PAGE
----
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Andy Adams

Technical Writer, WordPress Aficionado, Patron of Performance

Almanac

scroll-snap-stop

scroll-snap-stop is part of the CSS Scroll Snap Module. Scroll snapping refers to "locking" the position of the viewport to specific elements on the page as the window (or a scrollable container) is scrolled. Think of a scroll-snapping container like putting a magnet on top of an element that sticks to the top of the viewport and forces the page to stop scrolling right there.

scroll-snap-stop is an optional property for a scroll-snapping element within a scroll-snapping container. For more … Read article

Almanac

scrollbar-width

scrollbar-width is a property that controls the width or "thickness" of a scrollbar. scrollbar-width is part of the CSS Working Group’s Scrollbars Module Level 1 draft, which is still a work in progress. The consensus at the time of writing this article is that scrollbar-width is likely to be included in future versions of CSS, but there is debate whether a variable <length></length> argument will be allowed, or if the options will be limited to preset values (more on … Read article

Almanac

scroll-snap-align

scroll-snap-align is part of the CSS Scroll Snap Module. Scroll snapping refers to "locking" the position of the viewport to specific elements on the page as the window (or a scrollable container) is scrolled. Think of a scroll-snapping container like putting a magnet on top of an element that sticks to the top of the viewport and forces the page to stop scrolling right there.

scroll-snap-align is a required property for a scroll-snapping element within a scroll-snapping container. For more … Read article

Almanac

scroll-margin

scroll-margin is part of the CSS Scroll Snap Module. Scroll snapping refers to "locking" the position of the viewport to specific elements on the page as the window (or a scrollable container) is scrolled. Think of a scroll-snapping container like putting a magnet on top of an element that sticks to the top of the viewport and forces the page to stop scrolling right there.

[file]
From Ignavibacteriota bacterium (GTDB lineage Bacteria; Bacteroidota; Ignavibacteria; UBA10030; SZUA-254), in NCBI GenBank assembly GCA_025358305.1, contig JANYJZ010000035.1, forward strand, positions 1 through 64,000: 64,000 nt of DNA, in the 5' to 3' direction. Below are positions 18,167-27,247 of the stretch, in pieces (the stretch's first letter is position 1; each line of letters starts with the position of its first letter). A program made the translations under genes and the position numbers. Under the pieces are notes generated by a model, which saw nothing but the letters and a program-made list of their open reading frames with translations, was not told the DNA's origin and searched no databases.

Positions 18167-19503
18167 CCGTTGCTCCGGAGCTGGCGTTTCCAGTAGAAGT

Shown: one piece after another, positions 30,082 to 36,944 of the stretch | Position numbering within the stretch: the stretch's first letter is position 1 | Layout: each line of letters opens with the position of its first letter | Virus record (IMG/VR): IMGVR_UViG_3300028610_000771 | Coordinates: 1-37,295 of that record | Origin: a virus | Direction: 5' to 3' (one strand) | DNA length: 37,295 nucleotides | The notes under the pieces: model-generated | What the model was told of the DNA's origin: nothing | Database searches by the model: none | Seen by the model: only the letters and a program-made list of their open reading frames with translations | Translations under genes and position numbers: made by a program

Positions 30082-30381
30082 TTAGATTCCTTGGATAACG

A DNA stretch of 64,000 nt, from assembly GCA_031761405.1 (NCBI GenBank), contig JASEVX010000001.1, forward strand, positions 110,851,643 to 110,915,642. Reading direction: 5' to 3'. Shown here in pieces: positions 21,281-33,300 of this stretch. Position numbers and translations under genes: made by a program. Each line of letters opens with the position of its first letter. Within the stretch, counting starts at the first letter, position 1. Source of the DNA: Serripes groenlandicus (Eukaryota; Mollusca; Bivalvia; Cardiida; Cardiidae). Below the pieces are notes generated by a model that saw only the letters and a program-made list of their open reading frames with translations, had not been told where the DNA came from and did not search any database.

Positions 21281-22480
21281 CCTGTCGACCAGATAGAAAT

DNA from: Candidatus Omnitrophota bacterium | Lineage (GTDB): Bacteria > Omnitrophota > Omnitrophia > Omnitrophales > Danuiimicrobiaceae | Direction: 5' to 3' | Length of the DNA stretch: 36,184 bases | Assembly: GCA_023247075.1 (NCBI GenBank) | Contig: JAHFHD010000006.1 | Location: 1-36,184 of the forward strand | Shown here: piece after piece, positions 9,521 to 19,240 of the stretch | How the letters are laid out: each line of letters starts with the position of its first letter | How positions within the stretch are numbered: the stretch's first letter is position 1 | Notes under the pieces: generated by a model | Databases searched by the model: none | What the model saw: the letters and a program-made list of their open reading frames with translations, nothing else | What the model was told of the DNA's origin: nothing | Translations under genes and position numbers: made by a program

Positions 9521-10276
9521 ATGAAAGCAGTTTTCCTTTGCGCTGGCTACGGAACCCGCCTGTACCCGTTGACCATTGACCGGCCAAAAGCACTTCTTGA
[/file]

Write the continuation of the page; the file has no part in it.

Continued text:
scroll-margin is an optional property for a scroll-snapping element within a scroll-snapping container. For … Read article

Almanac

scroll-padding

scroll-padding is part of the CSS Scroll Snap Module. Scroll snapping refers to “locking” the position of the viewport to specific elements on the page as the window (or a scrollable container) is scrolled. Think of a scroll-snapping container like putting a magnet on top of an element that sticks to the top of the viewport and forces the page to stop scrolling right there.

scroll-padding is an optional property for any scroll-snapping container. Scroll-snapping containers are defined whenever … Read article

Almanac

scroll-snap-type

The scroll-snap-type property is part of the CSS Scroll Snap Module. Scroll snapping refers to "locking" the position of the viewport to specific elements on the page as the window (or a scrollable container) is scrolled. Think of it like putting a magnet on top of an element that sticks to the top of the viewport and forces the page to stop scrolling right there.

This is useful if you want to stop the browser at specific points on … Read article

Almanac

:focus-visible

The :focus-visible pseudo-class (also known as the "Focus-Indicated" pseudo-class) is a native CSS way to style elements that:

  1. Are in focus
  2. Need a visible indicator to show focus (more on this later)

:focus-visible is used similarly to :focus: to bring attention to the element that currently has the focus.… Read article

Almanac

touch-action

The touch-action property in CSS gives you control over the effect of touchscreen interactions with an element, similar to the more widely-used pointer-events property used to control mouse interactions.

#element {
  touch-action: pan-right pinch-zoom;
}

The touch-action property is useful primarily for interactive UI elements that need slightly different behavior depending on the type of device being used. When your users might expect an element to behave a particular way with a mouse, and slightly different behavior on a touch … Read article

Article

Swapping a WordPress core meta box to speed up editing

The CSS-Tricks front end is usually pretty darn fast, because most pages are cached (and don't need to be dynamically generated when requested). However, up until recently, the CSS-Tricks WordPress admin didn't have the same luck.

In particular, the post editing screen was slow. Painfully slow. Saving a draft took several seconds, which is enough to break your flow in the middle of writing an article.

Working on a tip from Pete Sorensen, who posted a performance question on the … Read article

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